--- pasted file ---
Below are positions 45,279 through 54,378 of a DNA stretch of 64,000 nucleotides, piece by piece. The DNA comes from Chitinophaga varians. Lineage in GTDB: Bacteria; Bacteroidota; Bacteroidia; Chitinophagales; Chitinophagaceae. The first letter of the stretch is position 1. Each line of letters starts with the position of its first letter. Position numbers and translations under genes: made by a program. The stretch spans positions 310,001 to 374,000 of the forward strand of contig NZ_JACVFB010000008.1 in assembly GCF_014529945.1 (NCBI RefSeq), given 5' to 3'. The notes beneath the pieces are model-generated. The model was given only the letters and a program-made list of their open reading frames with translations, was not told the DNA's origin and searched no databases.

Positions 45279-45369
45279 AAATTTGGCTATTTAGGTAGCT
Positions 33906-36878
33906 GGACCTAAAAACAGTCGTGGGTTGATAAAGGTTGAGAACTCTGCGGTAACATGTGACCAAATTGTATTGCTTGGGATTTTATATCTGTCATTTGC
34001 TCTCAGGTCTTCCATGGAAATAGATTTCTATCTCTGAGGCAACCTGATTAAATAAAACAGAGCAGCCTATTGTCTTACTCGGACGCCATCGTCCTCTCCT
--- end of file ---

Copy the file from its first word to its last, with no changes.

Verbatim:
Below are positions 45,279 through 54,378 of a DNA stretch of 64,000 nucleotides, piece by piece. The DNA comes from Chitinophaga varians. Lineage in GTDB: Bacteria; Bacteroidota; Bacteroidia; Chitinophagales; Chitinophagaceae. The first letter of the stretch is position 1. Each line of letters starts with the position of its first letter. Position numbers and translations under genes: made by a program. The stretch spans positions 310,001 to 374,000 of the forward strand of contig NZ_JACVFB010000008.1 in assembly GCF_014529945.1 (NCBI RefSeq), given 5' to 3'. The notes beneath the pieces are model-generated. The model was given only the letters and a program-made list of their open reading frames with translations, was not told the DNA's origin and searched no databases.

Positions 45279-45369
45279 AAATTTGGCTATTTAGGTAGCT
Positions 33906-36878
33906 GGACCTAAAAACAGTCGTGGGTTGATAAAGGTTGAGAACTCTGCGGTAACATGTGACCAAATTGTATTGCTTGGGATTTTATATCTGTCATTTGC
34001 TCTCAGGTCTTCCATGGAAATAGATTTCTATCTCTGAGGCAACCTGATTAAATAAAACAGAGCAGCCTATTGTCTTACTCGGACGCCATCGTCCTCTCCT